Dr. Nic Sparrow volunteers his time assisting emergency services at some of the most serious 911 calls in the West Kootenay. (Submitted photo)

Dr. Nic Sparrow volunteers his time assisting emergency services at some of the most serious 911 calls in the West Kootenay. (Submitted photo)

West Kootenay doctor brings innovative approach to emergency response

He remains on call and leaves the comforts of his home for some of the harshest realities of life.

For most people, going above and beyond means working overtime to complete an important project or help a neighbour out of a tough situation.

But for Dr. Nic Sparrow, going above and beyond means saving people’s lives or drastically changing the recovery outcome of a severe injury or health crisis, and he is hoping more doctors and community members will join in the fight.

Sparrow is an emergency room doctor at Kootenay Lake Hospital in Nelson, but he feels the duty of saving lives doesn’t end when he leaves the hospital at the end of his shift.

Sparrow remains on call and often leaves the comforts of his home for some of the harshest realities of life — the most severe 9-1-1 calls in the West Kootenay. He does this work as a volunteer — giving his time and providing his own supplies and equipment.

The idea of doctors attending accident scenes, cardiac arrest calls and drug overdoses seems like a new approach here in Canada, but the practice is actually quite common in Europe and other parts of the world.

Sparrow first became familiar with the practice while working in the United Kingdom.

After moving to Canada, Sparrow started volunteering his time for this type of work in 2008 while working on the Sunshine Coast.

Sparrow is quick to emphasize that he does not do this work alone, that it is a team effort — he is there to support the first responders, ambulance attendants, paramedics and fire department personnel.

“I think they do an absolutely amazing job — but there are some calls that a physician who is trained in pre-hospital response can assist with,” said Sparrow.

“To support the emergency services, and secondly to help save lives and help the most critically ill or injured patients in the community — that is my goal,” explained Sparrow who has attended 260 calls over the last four years.

Sparrow says its hard to calculate how many lives have been saved through the work.

“I’m not working in isolation, I’m working always with the paramedics, with the firefighters — so it is hard to equate to lives saved. But I have definitely, massively changed the outcome for a subset of critically ill patients,” he said.

This is partly because he is able to provide things like anti-seizure medications — stopping patients from enduring long periods of seizures and advanced life support drugs and treatments to the scene of cardiac arrests.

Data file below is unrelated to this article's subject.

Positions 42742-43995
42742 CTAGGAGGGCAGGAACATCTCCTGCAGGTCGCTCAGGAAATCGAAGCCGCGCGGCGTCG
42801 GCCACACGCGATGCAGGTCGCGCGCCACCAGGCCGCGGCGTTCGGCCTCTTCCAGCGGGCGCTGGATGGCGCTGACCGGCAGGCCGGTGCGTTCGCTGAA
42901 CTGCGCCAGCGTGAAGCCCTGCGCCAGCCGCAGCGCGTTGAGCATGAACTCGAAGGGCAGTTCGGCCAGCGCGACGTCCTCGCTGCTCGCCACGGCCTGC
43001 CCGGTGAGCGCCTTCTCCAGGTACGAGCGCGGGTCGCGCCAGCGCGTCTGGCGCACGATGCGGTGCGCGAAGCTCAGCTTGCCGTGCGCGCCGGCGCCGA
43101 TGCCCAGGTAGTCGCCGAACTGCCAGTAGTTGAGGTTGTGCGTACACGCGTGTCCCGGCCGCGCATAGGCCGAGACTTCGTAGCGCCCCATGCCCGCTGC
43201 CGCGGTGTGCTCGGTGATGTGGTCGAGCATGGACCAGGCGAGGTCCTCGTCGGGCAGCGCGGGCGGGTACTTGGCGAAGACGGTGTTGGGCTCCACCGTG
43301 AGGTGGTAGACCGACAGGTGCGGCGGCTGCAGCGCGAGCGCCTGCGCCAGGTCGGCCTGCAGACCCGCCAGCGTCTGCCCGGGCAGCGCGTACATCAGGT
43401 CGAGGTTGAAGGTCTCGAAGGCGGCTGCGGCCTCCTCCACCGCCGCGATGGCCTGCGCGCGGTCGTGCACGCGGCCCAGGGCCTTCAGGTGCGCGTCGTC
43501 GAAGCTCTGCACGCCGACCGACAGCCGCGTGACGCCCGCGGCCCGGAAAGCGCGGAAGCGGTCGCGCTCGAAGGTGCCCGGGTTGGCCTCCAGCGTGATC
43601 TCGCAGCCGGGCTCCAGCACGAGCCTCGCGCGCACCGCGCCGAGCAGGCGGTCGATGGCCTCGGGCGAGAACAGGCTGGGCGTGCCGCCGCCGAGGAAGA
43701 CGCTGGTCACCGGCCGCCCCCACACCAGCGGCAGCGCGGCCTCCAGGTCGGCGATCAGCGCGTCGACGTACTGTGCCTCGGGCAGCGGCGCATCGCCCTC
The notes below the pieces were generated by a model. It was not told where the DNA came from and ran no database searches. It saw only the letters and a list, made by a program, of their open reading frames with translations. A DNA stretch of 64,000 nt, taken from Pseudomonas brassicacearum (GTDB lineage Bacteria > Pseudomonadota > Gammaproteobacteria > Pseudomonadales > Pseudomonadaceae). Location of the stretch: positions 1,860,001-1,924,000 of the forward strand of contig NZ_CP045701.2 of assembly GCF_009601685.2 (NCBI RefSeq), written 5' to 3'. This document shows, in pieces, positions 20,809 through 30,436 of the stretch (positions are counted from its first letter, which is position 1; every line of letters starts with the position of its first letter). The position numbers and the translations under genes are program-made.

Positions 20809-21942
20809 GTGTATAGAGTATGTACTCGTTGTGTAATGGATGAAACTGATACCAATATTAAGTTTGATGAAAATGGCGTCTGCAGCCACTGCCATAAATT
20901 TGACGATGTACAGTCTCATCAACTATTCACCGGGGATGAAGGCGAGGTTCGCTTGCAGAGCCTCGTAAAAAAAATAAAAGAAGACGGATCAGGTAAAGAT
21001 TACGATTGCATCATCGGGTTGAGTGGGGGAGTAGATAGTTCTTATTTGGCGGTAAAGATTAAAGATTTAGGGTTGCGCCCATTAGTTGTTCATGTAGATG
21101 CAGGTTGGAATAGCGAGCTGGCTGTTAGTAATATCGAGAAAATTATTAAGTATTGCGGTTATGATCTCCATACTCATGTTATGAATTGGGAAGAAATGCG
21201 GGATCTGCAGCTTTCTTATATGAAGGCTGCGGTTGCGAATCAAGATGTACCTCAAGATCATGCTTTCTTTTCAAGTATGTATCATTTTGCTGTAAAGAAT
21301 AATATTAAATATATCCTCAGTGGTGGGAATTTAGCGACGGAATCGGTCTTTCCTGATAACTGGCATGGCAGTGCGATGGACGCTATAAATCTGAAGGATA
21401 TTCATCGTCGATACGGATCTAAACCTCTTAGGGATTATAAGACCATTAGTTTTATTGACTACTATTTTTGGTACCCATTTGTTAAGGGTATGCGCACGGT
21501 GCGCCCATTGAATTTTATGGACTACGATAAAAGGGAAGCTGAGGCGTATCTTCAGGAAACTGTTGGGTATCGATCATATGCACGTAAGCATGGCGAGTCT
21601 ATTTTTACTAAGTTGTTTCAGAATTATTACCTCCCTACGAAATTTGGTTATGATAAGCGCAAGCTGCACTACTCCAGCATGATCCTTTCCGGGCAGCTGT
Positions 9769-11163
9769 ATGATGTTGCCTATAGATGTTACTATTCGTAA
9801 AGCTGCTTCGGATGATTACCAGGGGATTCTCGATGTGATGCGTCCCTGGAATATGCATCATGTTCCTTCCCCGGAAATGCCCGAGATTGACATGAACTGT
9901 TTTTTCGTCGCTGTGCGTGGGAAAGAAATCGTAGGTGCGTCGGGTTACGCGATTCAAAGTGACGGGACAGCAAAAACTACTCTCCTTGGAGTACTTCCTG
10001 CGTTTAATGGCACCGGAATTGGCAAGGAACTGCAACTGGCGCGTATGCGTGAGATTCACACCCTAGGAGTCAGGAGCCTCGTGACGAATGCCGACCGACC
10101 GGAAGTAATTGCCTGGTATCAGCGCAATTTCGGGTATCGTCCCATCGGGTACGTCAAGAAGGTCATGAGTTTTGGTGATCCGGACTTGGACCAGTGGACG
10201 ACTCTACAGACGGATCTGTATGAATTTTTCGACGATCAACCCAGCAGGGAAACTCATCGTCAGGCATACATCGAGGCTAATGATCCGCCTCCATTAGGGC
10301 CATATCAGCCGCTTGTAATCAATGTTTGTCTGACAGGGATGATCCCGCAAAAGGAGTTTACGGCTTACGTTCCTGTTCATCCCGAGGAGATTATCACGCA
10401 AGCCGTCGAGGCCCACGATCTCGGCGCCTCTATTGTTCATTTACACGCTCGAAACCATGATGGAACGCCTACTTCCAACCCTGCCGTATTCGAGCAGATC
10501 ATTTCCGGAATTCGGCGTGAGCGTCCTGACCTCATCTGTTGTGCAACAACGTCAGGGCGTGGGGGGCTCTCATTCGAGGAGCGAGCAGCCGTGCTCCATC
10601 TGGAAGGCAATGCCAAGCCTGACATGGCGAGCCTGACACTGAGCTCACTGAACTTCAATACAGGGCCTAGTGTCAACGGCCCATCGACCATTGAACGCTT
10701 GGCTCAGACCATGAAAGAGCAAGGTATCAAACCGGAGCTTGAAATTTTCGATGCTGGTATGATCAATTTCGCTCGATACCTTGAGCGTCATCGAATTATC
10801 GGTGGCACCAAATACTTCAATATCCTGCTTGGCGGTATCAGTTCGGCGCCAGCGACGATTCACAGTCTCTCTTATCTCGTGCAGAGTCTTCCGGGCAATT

“There are certain things that I can provide that other providers at the moment in the pre-hospital environment cannot — that’s partly why I respond,” said Sparrow.

“The paramedics on the ground and the firefighters … they have to deal with some really tough stuff and work in the confines of what they are allowed to do — when we have basic life support, there are only a limited number of things the province allows them to do.”

Before moving to Canada, Sparrow responded with the ambulance service of the UK as a first responder and also alongside ambulance services in South Africa.

“I have seen the benefit of having physicians in rural areas respond,” he said.

“I think it should be a national program. There should be volunteer pre-hospital trained physicians — and maybe in the fullness of time it won’t be volunteer — across the province in rural areas assisting the ambulance service.”

Kootenay Emergency Response Physicians Association

Sparrow and others have formed a non-profit organization to help fund this work — the Kootenay Emergency Response Physicians Association (KERPA).

He hopes other physicians will join him in the work but explained it may take a while before that could happen.

“There is quite a lot of specialist training you require to translate your emergency skills into the pre-hospital setting,” explained Sparrow.

He also knows the idea is a tough sell.

“It’s an unusual model because you are not being paid for your time, you are on call 24/7 unless you turn your phone off. It’s not an overly attractive job concept.

“You have to be slightly weird in order to want to do it — hopefully the Kootenays will attract some more weird people to join me,” added Sparrow.

KERPA has developed a wish list that includes a designated marked vehicle to take to the scene of calls. The vehicle could then be stocked with the necessary equipment and outfitted with lights and sirens.

Sparrow has been using a LifePak 12 defibrillator/monitor on loan from Interior Health and an upgrade to a LifePak 15 is also on the organization’s list.

They would also like an automated chest compression device — the LUCAS 3.

KERPA has already raised about $20,000 and has purchased a state-of-the-art hand-held ultrasound machine.

The above equipment will cost about $75,000 to $100,000 so KERPA is looking for a dealership or someone else to sponsor the vehicle and is accepting donations through its Facebook page.

“We are just a volunteer organization, trying to help — we have no political agenda,” added Sparrow. “I feel I have a duty to help these people and I am going to do it — I’m just going to do it.”

And that is where the conversation ended — Sparrow’s phone rang, and he was needed elsewhere.

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